Does @DWPPressOffice address any of this? No, instead we get:

Almost a million new Employment and Support Allowance claimants found fit for work since 2008 - a third of all claims

The link in the tweet is to the DWP’s press release, which opens with:

“Almost a million people who applied for sickness benefit have instead been found fit for work, new government analysis reveals today” under a banner headline saying almost exactly the same thing. Now DWP will probably argue that at no point do they mention fraud, but the press release is clearly constructed to allow people to leap to that conclusion before providing any context that might allow them to understand that that is not in fact the case. After criticism from the Work and Pensions Select Committee, the National Audit Office, and basically everyone else but their own ministers, DWP have become very good at saying things without actually saying them, which then allows DWP ministers to claim that they are shocked, shocked I tell you that anyone could read their press release and assume it was claiming that 1 million disabled people are attempted frauds (2 million if we count those who withdrew their claims). Repetition is emphasised in communications training, if you want a particular point to get across, you make it multiple times, and here DWP have shoved that 1 million claimants were fit for work message down our throat twice before we are out of the first paragraph. I think they are trying to tell us something….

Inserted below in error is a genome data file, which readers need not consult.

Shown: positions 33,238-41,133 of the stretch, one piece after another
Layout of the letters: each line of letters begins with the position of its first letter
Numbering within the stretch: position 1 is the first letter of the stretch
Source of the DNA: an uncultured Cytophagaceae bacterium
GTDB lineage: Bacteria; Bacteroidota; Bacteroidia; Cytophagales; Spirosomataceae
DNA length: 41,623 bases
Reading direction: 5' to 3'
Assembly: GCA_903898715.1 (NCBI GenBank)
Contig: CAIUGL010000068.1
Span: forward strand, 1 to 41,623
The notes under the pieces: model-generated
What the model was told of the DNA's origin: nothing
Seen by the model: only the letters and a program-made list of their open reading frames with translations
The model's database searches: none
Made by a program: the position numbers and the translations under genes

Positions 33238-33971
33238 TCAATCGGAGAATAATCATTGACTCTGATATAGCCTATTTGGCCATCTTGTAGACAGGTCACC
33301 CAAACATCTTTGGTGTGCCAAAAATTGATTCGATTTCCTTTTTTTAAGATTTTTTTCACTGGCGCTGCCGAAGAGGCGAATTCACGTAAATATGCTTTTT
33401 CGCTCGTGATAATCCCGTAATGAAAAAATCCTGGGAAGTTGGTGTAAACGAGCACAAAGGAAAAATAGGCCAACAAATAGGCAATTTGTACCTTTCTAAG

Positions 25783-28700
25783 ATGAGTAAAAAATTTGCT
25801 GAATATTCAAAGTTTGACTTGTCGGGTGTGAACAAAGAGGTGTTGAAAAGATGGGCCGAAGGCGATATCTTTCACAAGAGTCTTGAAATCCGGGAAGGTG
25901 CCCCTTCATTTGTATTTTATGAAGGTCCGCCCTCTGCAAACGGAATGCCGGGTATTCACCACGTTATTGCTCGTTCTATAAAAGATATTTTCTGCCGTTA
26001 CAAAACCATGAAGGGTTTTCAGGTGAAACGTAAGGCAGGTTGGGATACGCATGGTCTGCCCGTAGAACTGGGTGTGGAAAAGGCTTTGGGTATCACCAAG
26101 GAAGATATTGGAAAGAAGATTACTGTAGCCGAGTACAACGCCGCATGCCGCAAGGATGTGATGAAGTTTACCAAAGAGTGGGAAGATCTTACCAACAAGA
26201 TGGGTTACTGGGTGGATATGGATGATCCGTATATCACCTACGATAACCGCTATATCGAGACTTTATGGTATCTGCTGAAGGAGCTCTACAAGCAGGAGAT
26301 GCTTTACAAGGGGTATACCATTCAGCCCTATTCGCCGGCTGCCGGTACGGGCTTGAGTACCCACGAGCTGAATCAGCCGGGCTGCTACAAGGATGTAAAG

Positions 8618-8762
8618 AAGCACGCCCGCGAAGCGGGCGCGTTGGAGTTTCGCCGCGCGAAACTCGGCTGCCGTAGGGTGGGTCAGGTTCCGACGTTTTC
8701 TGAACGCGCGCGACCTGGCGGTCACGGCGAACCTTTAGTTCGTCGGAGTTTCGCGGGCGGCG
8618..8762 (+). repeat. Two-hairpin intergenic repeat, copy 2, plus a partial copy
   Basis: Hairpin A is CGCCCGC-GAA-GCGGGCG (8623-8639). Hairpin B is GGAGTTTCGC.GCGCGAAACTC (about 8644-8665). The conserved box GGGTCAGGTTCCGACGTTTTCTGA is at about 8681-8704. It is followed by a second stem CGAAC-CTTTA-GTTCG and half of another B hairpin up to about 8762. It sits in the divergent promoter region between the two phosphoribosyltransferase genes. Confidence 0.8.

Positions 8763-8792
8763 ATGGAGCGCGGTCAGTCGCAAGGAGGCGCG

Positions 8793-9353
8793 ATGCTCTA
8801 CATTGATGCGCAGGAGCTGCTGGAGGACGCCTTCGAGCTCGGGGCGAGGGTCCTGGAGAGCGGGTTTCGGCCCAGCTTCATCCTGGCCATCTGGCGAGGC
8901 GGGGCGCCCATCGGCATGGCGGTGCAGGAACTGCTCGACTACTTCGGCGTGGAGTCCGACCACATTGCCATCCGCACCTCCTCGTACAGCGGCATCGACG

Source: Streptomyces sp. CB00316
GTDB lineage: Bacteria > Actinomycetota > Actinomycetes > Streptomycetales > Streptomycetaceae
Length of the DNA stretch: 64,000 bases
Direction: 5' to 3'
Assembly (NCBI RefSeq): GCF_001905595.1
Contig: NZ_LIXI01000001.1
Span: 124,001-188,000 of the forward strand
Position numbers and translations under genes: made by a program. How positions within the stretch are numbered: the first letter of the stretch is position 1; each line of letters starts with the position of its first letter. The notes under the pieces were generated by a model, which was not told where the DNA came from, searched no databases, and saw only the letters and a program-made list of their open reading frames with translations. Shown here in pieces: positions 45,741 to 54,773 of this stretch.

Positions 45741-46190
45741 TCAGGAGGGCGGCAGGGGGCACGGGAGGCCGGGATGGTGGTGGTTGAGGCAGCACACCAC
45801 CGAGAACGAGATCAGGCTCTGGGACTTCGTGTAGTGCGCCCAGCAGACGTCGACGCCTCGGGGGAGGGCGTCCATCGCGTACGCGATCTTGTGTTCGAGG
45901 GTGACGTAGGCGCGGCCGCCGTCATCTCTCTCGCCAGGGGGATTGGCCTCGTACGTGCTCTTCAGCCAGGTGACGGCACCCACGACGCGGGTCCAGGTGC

The press release also notes:

“A decision on whether someone is well enough to work is taken by DWP decision makers based on all of the available evidence. Many claimants will be assessed by an independent health professional as part of the process. All the supporting medical evidence from GPs and specialists is taken into account.”

This is a view of the WCA process that for many disabled people will find sadly lacking in its connection to reality.

A little later @DWPPressOffice also tweeted this:

Over 121,400 people in London who tried to claim ESA were actually found fit for work after thorough assessments:

The line about ‘thorough assessments’ was met with derision by those who know the details of the WCA at first hand. The link in the tweet is to an Evening Standard article with the lovely headline ‘One in three Londoners on sickness benefits deemed 'fit to work', figures reveal’, though the article itself gives a fairer assessment of the situation by pointing out the opposing views of disabled people. That @DWPPressOffice thought it appropriate to post the link is particularly odd, essentially DWP is quoting the press quoting the DWP as though that somehow makes their case stronger. The ‘who tried to claim ESA’ is a particularly interesting way to construct a sentence as it carries a built-in implication that they had no legitimate right to make the claim.